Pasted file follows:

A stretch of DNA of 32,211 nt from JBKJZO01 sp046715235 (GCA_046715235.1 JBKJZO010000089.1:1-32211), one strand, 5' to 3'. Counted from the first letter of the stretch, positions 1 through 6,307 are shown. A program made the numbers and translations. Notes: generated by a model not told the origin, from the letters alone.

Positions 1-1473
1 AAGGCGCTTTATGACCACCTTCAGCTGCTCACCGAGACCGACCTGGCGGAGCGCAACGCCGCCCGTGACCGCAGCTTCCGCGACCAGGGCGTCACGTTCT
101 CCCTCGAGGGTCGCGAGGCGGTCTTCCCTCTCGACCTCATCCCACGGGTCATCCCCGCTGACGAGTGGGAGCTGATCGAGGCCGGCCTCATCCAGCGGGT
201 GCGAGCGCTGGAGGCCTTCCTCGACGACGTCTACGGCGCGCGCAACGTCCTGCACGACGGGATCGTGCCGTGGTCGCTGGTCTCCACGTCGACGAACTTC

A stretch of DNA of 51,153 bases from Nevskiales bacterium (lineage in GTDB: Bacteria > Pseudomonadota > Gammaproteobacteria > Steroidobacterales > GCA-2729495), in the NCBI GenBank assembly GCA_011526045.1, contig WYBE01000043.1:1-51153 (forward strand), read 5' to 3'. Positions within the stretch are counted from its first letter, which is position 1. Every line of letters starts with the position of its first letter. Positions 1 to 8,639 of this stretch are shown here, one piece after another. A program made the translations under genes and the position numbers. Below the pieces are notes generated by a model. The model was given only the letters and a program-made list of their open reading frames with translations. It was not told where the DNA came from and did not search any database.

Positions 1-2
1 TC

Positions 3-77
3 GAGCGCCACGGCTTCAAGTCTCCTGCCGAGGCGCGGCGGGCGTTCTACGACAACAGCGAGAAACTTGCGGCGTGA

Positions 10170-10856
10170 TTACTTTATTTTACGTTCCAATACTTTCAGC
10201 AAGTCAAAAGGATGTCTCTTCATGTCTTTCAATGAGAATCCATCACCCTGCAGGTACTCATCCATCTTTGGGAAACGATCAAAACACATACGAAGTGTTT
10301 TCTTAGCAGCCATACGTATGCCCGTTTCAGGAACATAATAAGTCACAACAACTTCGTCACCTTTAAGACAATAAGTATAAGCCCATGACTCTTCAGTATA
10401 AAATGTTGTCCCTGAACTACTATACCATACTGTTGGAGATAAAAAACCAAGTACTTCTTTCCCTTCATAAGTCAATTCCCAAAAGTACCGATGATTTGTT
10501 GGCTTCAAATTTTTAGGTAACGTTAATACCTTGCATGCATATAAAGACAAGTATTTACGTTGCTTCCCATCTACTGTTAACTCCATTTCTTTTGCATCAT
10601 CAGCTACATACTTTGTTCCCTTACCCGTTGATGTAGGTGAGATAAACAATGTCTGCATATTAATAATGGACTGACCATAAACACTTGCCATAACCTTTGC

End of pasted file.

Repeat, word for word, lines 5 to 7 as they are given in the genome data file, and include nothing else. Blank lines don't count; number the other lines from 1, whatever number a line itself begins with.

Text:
201 GCGAGCGCTGGAGGCCTTCCTCGACGACGTCTACGGCGCGCGCAACGTCCTGCACGACGGGATCGTGCCGTGGTCGCTGGTCTCCACGTCGACGAACTTC

A stretch of DNA of 51,153 bases from Nevskiales bacterium (lineage in GTDB: Bacteria > Pseudomonadota > Gammaproteobacteria > Steroidobacterales > GCA-2729495), in the NCBI GenBank assembly GCA_011526045.1, contig WYBE01000043.1:1-51153 (forward strand), read 5' to 3'. Positions within the stretch are counted from its first letter, which is position 1. Every line of letters starts with the position of its first letter. Positions 1 to 8,639 of this stretch are shown here, one piece after another. A program made the translations under genes and the position numbers. Below the pieces are notes generated by a model. The model was given only the letters and a program-made list of their open reading frames with translations. It was not told where the DNA came from and did not search any database.

Positions 1-2